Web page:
nim

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See also: ním, n-im, and ним

English[edit]

Etymology[edit]

From Middle English nimen (to take), from Old English niman (to take), from Proto-Germanic *nemaną (to take), from Proto-Indo-European *nem- (to give or take one's due). Cognate with West Frisian nimme (to take), Low German nehmen (to take), Dutch nemen (to take), German nehmen (to take), Danish nemme (to learn, grasp). Related to numb, nimble.

Pronunciation[edit]

  • IPA(key): /nɪm/
  • (file)

Verb[edit]

nim (third-person singular simple present nims, present participle nimming, simple past nimmed or nam, past participle nimmed or nomen or num or numb)

  1. (obsolete, transitive) To take (in all senses); to seize.
  2. (obsolete, intransitive) To take one's way; to go.
  3. (archaic, slang, transitive) To filch, steal.
    • 1663, Hudibras, by Samuel Butler, part 1, canto 1
      They'll question Mars, and, by his look, \ Detect who 'twas that nimm'd a cloak;
  4. (intransitive, Britain dialectal) To walk with short, quick strides; trip along.

Derived terms[edit]

Related terms[edit]

Noun[edit]

nim (uncountable)

English Wikipedia has an article on:
Wikipedia
  1. A game in which players take turns removing objects from heaps.

Derived terms[edit]

Anagrams[edit]


Gothic[edit]

Romanization[edit]

nim

  1. Romanization of 𐌽𐌹𐌼

Hausa[edit]

Etymology[edit]

Borrowed from Arabic نِيم(nīm), from Hindi नीम (nīm).

Noun[edit]

nîm m

  1. neem tree

Livonian[edit]

Alternative forms[edit]

  • ni'm (Courland)

Etymology[edit]

From Proto-Finnic *nimi.

Noun[edit]

nim

  1. name

Lower Sorbian[edit]

Pronunciation[edit]

Pronoun[edit]

nim (only after a preposition)

  1. instrumental of wón
  2. instrumental of wóno
  3. dative of wóni

Related terms[edit]

  • (dative of wóni): jim

Old Irish[edit]

Pronunciation[edit]

Noun[edit]

nim

  1. dative singular of nem

Mutation[edit]

Old Irish mutation
Radical Lenition Nasalization
nim
also nnim after a proclitic
nim
pronounced with /n(ʲ)-/
nim
also nnim after a proclitic
Note: Some of these forms may be hypothetical. Not every
possible mutated form of every word actually occurs.

Polish[edit]

Pronunciation[edit]

Etymology 1[edit]

Pronoun[edit]

nim

  1. instrumental/locative singular of on
  2. instrumental/locative singular of ono

See also[edit]

Etymology 2[edit]

Conjunction[edit]

nim

  1. before
    Synonym: zanim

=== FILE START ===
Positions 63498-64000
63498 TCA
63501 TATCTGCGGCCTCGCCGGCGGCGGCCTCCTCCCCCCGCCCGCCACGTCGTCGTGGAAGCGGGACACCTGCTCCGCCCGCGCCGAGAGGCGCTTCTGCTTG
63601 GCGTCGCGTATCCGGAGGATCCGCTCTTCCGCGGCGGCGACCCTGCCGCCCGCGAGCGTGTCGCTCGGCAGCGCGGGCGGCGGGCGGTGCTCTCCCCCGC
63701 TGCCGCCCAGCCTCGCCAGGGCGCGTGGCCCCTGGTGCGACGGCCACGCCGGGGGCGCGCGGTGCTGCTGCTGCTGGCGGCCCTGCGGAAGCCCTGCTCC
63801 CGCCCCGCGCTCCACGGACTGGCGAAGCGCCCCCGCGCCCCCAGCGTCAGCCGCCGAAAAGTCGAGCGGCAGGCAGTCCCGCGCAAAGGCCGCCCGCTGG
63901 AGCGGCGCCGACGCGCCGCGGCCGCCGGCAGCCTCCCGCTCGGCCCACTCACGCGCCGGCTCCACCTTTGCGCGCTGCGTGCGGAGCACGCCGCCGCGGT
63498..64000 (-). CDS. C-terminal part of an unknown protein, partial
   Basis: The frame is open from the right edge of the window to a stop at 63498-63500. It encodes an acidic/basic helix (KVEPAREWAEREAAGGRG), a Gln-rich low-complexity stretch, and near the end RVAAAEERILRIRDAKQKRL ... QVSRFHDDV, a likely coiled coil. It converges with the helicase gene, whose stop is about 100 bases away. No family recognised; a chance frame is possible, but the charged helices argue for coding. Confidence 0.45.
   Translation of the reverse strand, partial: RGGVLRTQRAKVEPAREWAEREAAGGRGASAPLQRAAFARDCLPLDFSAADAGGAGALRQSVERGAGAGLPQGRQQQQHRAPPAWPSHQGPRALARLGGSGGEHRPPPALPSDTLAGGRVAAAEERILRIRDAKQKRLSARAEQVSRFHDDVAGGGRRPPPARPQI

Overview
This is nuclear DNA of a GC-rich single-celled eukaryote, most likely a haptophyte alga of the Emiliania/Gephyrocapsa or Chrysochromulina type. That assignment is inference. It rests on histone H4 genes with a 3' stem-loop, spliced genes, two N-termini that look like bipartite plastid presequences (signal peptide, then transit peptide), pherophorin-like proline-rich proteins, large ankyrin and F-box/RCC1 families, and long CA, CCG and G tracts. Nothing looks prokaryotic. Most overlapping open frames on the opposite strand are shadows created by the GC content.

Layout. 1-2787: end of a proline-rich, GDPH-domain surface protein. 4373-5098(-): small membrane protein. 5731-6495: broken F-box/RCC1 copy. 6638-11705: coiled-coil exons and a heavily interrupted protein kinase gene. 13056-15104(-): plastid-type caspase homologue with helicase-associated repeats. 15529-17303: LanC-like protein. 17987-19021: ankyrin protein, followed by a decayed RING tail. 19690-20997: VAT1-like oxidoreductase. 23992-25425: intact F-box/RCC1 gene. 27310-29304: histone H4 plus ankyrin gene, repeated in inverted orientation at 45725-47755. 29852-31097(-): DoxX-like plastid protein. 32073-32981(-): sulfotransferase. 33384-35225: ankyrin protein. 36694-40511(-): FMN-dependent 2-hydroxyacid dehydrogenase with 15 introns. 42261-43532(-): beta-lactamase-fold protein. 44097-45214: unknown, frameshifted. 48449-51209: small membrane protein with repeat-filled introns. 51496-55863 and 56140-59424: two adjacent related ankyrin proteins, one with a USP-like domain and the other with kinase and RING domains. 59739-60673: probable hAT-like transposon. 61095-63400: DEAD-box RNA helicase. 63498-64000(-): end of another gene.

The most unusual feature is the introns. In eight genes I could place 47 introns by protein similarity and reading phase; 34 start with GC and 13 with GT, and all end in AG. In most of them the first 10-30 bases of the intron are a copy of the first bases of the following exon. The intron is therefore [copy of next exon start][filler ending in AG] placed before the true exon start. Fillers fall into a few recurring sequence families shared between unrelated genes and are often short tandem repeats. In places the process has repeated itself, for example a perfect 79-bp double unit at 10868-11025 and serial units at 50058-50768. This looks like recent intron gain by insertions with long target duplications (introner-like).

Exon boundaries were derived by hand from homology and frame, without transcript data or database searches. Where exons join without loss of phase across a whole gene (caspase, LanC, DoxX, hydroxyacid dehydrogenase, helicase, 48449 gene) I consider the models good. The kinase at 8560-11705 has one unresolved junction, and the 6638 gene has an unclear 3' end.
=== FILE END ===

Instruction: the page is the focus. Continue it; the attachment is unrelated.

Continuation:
Further reading[edit]

  • nim in Polish dictionaries at PWN

Portuguese[edit]

Pronunciation[edit]

Etymology 1[edit]

From Hindi नीम (nīm), from Sanskrit निम्ब (nimba).

Noun[edit]

nim m (plural nins)

  1. neem (Azadirachta indica, an evergreen tree of India)

Etymology 2[edit]

Blend of não (no) +‎ sim (yes). Compare German Jein.

Adverb[edit]

nim (not comparable)

  1. (humorous, neologism) yes and no

Noun[edit]

nim m (plural nins)

  1. (humorous, neologism) yes and no

Swedish[edit]

Alternative forms[edit]

Etymology[edit]

From Old Swedish næmber (apt, docile), from Old Norse næmr, from Proto-Germanic *nāmjaz, derived from Proto-Germanic *nemaną (to take). Compare Danish Danish nem (easy) and Icelandic næmur (docile, sensitive).

Pronunciation[edit]

Adjective[edit]

nim (comparative nimmare, superlative nimmast)

  1. (Scania) convenient, handy, practical, easy
    • 2005, “Kamp för att få fram hemtjänstens mat [Struggle to get home care food delivered]”, in Sydsvenskan[1]:
      – Den är ganska nim att köra. Man sitter högt och sådär.
      – It’s quite easy to drive. You sit high up and such.
    • 2008, Anders Fagerström, “Vi grillar engångsgrillar [We use disposable grills]”, in Sydsvenskan[2]:
      Men rätt hanterad är engångsgrillen utan tvekan en nim och trevlig sak på utflykten […]
      But handled properly, the disposable grill is without a doubt a convenient and nice thing to bring to an excursion […]
    • 2010, “Hur var det att ta ut hojen igen? [What was it like to bring out your motorbike again?]”, in Sydsvenskan[3]:
      Och så är det nimmt att komma fram vid vägarbeten och inne i stan när det är tjockt. Sen är det nästan alltid lätt att hitta en parkering också.
      And it’s also easy to get past the roadworks and get around inside the city when it’s crowded. It’s almost always easy to find parking too.
    • 2017, “’Jag behövde förtroende och kärlek - och det fick jag direkt’ [’I needed trust and love - and I got it right away’]”, in Sydsvenskan[4]:
      Sen är det klart att det är nimt att ha Köpenhamn så nära, det är lätt att åka över och träffa kompisar och familj, säger han.
      Then of course it’s convenient that Copenhagen is so close, it’s easy to cross over and meet friends and family, he says.

Declension[edit]

Inflection of nim
Indefinite Positive Comparative Superlative2
Common singular nim nimmare nimmast
Neuter singular nimt nimmare nimmast
Plural nimma nimmare nimmast
Definite Positive Comparative Superlative
Masculine singular1 nimme nimmare nimmaste
All nimma nimmare nimmaste
1) Only used, optionally, to refer to things whose natural gender is masculine.
2) The indefinite superlative forms are only used in the predicative.

Derived terms[edit]

References[edit]

  • ”nim” in Lundbladh, Carl-Erik (2014) Skånska dialektord, 2nd edition, Uppsala: Institutet för språk och folkminnen
  • nim in Elias Wessén, Våra ord : deras uttal och ursprung (1979)
  • ”næma” in de Vries, Jan (2000) Altnordisches etymologisches Wörterbuch, 2nd revised edition, Leiden: Brill, page 413
  • ”nämber” in Söderwall, K.F. (1884-1918) Ordbok öfver svenska medeltids-språket[5], volume I-III, Digitized in ”Fornsvensk lexikalisk databas”

Anagrams[edit]


Volapük[edit]

Etymology[edit]

From English animal (which ultimately derives from Latin animal)

Pronunciation[edit]

Noun[edit]

nim (nominative plural nims)

  1. animal (Animalia)

Declension[edit]

Hyponyms[edit]

Derived terms[edit]

See also[edit]